Just imagine how it must feel having to 'come out', to oficially disclose yourself to others. How much soul-searching it takes to come to a decision and then having to share that very personal detail about yourself with the world. There is growing number of people who later on realize that their label doesn't quite fit, which means that they might have to 'come out again' - Wouldn't it be easier for all of us to just be people with the capability to love (whoever) and with the ability to act and dress in a way that makes us feel happy? No closets needed.
I do realize that getting rid of the things that make us different is not the solution.
In the end, It is about Acceptance (not indifference), which is going to take Awareness, Acknowledgment, Accountability and Action.
The most logical route would be through education but with a well thought out approach. We should not dictate how one should think about certain topics, we need to provide explanations, knowledge, and proper vocabulary. Perhaps the most effective strategy would be to start from the bottom up - start with children. There have been quite a few succesful projects in this area like picture books about LGBTQ tolerance. Another way of looking at this would be the education of upcoming and new parents as they should be prepared to accept and support their child as they are - raise children to be kind, teach them how to embrace diffrences, and how to overcome adversity.
"In school we are not told that apples are red, instead we are taught about colours, which means that everyone can tell if the apple looks red, pink, or green for themselves."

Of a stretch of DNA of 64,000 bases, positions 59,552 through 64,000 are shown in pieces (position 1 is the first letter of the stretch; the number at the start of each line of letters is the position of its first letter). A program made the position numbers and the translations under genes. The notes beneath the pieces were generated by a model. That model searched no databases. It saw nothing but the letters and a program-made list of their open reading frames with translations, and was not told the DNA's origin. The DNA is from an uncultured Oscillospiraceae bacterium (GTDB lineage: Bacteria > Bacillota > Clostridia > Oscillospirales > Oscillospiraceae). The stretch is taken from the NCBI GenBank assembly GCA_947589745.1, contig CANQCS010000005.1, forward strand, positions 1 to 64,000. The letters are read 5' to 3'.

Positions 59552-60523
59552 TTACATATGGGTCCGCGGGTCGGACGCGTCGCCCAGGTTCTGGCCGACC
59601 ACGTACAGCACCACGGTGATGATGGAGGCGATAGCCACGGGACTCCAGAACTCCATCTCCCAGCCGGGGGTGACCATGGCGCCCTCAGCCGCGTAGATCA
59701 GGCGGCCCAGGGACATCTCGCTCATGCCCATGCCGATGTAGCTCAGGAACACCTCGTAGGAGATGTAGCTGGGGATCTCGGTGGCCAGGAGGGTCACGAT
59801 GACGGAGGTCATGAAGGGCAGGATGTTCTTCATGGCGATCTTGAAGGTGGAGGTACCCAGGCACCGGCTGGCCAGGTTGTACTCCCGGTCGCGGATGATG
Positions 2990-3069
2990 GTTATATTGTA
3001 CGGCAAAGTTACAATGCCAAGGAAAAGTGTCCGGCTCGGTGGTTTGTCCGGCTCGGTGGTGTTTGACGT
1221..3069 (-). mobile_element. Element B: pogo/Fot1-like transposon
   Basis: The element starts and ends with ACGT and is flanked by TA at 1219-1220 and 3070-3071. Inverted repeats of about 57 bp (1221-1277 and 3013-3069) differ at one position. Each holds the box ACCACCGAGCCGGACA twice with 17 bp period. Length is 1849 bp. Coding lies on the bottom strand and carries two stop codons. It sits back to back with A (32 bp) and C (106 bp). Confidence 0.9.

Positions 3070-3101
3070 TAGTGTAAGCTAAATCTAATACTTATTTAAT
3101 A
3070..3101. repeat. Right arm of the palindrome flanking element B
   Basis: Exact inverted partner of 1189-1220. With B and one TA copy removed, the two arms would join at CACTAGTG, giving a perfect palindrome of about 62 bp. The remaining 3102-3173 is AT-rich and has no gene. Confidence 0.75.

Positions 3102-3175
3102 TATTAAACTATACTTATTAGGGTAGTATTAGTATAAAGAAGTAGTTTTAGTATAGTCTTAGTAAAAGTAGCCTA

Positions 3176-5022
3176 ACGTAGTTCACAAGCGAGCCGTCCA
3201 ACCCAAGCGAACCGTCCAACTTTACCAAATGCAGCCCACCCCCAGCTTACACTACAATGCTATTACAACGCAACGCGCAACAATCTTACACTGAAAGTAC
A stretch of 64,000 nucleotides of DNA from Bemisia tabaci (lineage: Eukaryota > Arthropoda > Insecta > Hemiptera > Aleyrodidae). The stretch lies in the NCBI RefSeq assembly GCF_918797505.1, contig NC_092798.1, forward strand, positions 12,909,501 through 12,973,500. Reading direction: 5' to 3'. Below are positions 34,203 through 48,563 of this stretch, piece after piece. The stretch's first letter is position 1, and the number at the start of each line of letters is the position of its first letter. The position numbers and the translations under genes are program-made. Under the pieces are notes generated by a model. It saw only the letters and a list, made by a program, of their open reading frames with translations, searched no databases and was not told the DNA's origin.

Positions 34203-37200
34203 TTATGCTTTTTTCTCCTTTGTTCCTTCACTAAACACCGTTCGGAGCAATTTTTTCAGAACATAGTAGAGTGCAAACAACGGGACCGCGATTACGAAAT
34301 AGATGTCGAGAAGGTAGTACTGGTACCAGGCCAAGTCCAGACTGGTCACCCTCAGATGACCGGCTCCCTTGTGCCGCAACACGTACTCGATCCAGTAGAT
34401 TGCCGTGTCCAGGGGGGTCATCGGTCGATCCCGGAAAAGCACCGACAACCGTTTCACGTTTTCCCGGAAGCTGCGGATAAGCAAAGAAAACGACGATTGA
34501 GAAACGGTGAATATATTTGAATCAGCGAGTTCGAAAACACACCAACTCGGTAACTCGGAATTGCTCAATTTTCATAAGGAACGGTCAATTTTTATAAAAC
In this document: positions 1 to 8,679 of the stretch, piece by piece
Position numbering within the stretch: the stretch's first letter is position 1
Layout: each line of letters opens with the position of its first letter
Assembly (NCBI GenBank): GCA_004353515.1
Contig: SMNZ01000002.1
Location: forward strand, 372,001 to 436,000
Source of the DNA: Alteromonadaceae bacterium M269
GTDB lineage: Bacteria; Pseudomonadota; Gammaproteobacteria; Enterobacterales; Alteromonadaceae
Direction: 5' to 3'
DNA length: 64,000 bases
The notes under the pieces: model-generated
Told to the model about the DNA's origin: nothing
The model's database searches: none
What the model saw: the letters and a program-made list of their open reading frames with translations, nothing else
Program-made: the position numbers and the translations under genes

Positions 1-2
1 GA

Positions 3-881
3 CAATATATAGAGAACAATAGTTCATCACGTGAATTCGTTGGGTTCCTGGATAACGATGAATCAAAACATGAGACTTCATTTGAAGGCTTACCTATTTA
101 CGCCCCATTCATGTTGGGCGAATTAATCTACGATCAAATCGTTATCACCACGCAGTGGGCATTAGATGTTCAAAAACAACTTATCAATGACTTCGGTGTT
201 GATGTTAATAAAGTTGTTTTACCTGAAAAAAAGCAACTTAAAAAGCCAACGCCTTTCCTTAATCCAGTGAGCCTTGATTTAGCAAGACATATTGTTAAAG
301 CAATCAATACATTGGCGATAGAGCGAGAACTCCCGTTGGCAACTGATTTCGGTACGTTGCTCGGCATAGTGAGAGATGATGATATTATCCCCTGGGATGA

Unfortunately, arguments and disagreements are inevitable but at least we will have the necessary knowledge and vocabulary to discuss these issues properly.
You might be wondering, "How can language be an issue?" Well, if we were explaining transsexuality in English we have the words ‘female’/'male' (determining the sex/gender) and ‘women’/'man' (a human being/a role in society), which makes it easier to discuss. However, in my native language we have just one word that means both terms, which makes conversations around these subjects more complicated.
What does it mean to be a woman?
What does it mean to be a man?
What is the difference?
Should we get to choose?
Do we have to choose?
What am I then?
2) What accessibility looks like?
One of the worlds most recognizable symbols is the accessibility symbol (I am sure you have seen the stickman on a wheelchair). The main purpose of this symbol is not to sell products, direct traffic or create awareness. The wheelchair symbol is a sign for people with disabilities and its main purpose is to help people.
It is the international symbol of ‘access’. However, many people are unclear as to what the symbol actually means. The symbol we know today was first submitted into an international design contest in 1968 by a Danish designer Susanne Koefed. Simple, self-descriptive, practical and easily distinguishable from other existing symbols. The symbol went through a few tweaks over the years but still remains an international icon.
"What does it really represent?"